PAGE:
Commentary

Heavy D's passing inspires sports list

Updated: November 9, 2011, 1:43 PM ET
By Vincent Thomas | Special to Page 2

You remember the Fat Boys' "All You Can Eat" scene in the 1980s cult classic "Krush Groove," right? Of course you do. That was their shtick. They were three Chris Farleys, except they were from Brooklyn, rocked adidas sweatsuits and could rap and beat box. But in a lot of ways they were a joke that they were in on. Typical fat dude stuff.

Then, in 1987, Heavy D and The Boyz dropped "Living Large," featuring "The Overweight Lovers in the House" as probably its most memorable single and video. Here was this big dude spitting imagery about sitting with his "smoking jacket on" and seducing a woman by the fireplace one verse, and "rolling around in the sand" and showing her "Heavy D's game plan" in another. That was new terrain, folks. Not to mention he's in the video hopping around the stage like a 300-pound Bobby Brown.

Before Biggie and Rick Ross there was Heavy D. But Heavy was different. He'd try to play hard every once in a while, but we all knew the deal. Hev was the pretty-boy fat dude who made a lot of songs for and about the ladies and -- unlike Big and Rozay -- was dancing and smiling all the time … like, all the time. In his videos? Dancing and smiling. Guest spot on "A Different World"? Dancing and smiling.

Heavy D died Tuesday. It was a sad day for '80s hip-hop fans. It was a surprise, too, since just last month Heavy D appeared on the BET Hip Hop Awards, kicking off his comeback with a performance in which, of course, he was dancing a lot. Looking back, seems like he did more dancing than rapping. And he could move. He was the nimblest, most agile big dude in music history.

In honor of the light-footed, always-happy, XXXL ladies' man rapper -- who also appeared in the Michael Jackson/Michael Jordan "Jam" video, after a good three minutes of pop star MJ crawling between basketball MJ's legs trying to steal the ball -- we shout out 10 athletes that embodied the Heavster in some salient way.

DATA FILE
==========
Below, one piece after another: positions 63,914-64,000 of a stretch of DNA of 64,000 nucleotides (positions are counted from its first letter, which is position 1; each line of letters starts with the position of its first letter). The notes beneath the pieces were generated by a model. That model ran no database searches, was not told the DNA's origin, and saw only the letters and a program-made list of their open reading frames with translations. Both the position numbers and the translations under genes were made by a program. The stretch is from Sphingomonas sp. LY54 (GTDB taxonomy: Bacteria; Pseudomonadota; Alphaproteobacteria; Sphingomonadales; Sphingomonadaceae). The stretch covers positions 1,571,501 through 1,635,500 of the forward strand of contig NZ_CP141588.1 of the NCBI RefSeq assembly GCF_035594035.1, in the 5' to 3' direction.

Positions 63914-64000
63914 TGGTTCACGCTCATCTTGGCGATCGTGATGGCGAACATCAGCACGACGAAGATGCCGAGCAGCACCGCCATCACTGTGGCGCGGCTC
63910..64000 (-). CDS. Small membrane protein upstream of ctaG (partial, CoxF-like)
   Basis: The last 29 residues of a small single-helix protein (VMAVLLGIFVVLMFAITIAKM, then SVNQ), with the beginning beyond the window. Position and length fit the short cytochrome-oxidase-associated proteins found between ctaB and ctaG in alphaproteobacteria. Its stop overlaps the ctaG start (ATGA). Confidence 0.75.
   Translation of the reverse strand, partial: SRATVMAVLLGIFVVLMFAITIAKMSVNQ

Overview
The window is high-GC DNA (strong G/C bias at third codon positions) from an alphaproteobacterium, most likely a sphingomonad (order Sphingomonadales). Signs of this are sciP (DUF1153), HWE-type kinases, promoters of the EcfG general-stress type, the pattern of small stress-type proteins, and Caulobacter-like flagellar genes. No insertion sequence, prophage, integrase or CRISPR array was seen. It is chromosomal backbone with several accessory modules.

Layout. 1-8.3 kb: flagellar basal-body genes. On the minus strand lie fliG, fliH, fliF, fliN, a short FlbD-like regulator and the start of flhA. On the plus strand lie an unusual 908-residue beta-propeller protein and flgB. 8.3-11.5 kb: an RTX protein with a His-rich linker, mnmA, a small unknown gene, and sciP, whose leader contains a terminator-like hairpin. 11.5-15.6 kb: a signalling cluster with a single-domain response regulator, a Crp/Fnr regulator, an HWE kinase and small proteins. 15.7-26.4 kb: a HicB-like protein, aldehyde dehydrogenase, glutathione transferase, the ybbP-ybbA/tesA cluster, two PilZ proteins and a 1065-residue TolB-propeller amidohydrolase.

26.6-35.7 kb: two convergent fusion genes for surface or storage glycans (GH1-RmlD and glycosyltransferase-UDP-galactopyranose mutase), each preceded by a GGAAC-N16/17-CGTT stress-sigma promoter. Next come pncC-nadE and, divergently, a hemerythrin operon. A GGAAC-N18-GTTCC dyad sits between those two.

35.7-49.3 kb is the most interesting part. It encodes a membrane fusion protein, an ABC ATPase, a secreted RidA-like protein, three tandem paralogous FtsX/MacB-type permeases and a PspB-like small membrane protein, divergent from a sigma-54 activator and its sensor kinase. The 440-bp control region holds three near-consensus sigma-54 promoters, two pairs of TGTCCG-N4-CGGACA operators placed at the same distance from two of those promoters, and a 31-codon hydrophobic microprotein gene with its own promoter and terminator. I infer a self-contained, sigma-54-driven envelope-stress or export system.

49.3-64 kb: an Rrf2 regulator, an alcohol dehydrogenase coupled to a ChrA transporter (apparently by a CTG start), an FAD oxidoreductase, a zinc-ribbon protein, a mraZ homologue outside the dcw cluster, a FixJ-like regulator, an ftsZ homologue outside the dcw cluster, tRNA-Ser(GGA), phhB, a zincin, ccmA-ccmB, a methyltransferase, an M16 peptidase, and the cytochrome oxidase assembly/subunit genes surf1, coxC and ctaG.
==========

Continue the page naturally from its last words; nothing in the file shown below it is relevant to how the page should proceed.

Glen "Big Baby" Davis: This dude is always dancing. At his crib, after "and-ones," even at the free-throw line. He can ball, too. Impeccable footwork.

John Daly: Before Long John lost all that weight, he was a beer belly lout. He lacked Heavy's charm. But he did make a foray into music. He got Hootie and Willie Nelson and some others to appear on his album "My Life." He sang background vocals on Kid Rock's "Half Your Age." One thing's for sure, though -- he was no Heavy D … especially not, "Heavy in full bore Casanova Mode."

William "Refrigerator" Perry: They listed Fridge at 325. Man, psssshhhht. Four bills, easy. But he did non-Fat Boy Box things, like rush for touchdowns in Super Bowls. He was crazy agile. Fridge could dunk, even though he was just 6-foot-2.

Charles "Round Mound of Rebound" Barkley: The Heavster wasn't a punk or anything, but he probably wasn't throwing cats through bar windows. But through it all, Barkley has always had that jovial side. And have we ever seen a big guy as freakishly athletic as Chuck? Nope. As for his dancing? I've seen Chuck doing his thing in VIP before … he's a better rebounder.

Jerome "The Bus" Bettis: A pretty boy, like Hev. Bettis is known throughout the country for having the tightest shape-up/beard combo in the history of sports. Google it. Everyone is fascinated.

John "Hot Plate" Williams: Hot Plate went from chubby collegiate at LSU to a somewhat svelte pro with Washington and then to a balloon with the Clippers. He never panned out in the pros, but he had "flashes" all the time. He's kind of mythical in some circles, probably because he was such a bad dude at LSU (too bad there's very little footage). For those under 35, picture Khalid El-Amin, except he was 6-8.

John Kruk: His nickname is Rhino. He wrote a book entitled "I Ain't an Athlete, Lady." And just like Heavy kept more than busy acting after his rap career, Kruk has been a wisecracking staple on sports shows since he stopped wheezing around baseball diamonds.

"Hangover" Mike Tyson: Not '80s "Iron" Mike, the most feared man on the planet; but the bloated cameo king. The "Funny or Die" Mike Tyson doing the running man with Wayne Brady and Bobby Brown.

Prince Fielder: "Blue Funk" era Heavy D.

George Foreman: Not the hulking monster that literally beat the late, great Joe Frazier silly, but the big, cherubic, Buddha-belly Foreman who smiled as much as Heavy. The one who always seemed like he had been huffing laughing gas. Sitcom "George." The 24/7 cheesin' salesman who manufactures grills for college students.

Vincent Thomas is a SLAM magazine columnist and a frequent contributing columnist and commentator for ESPN. He can be reached at vincethomas79@gmail.com or @vincecathomas on Twitter.

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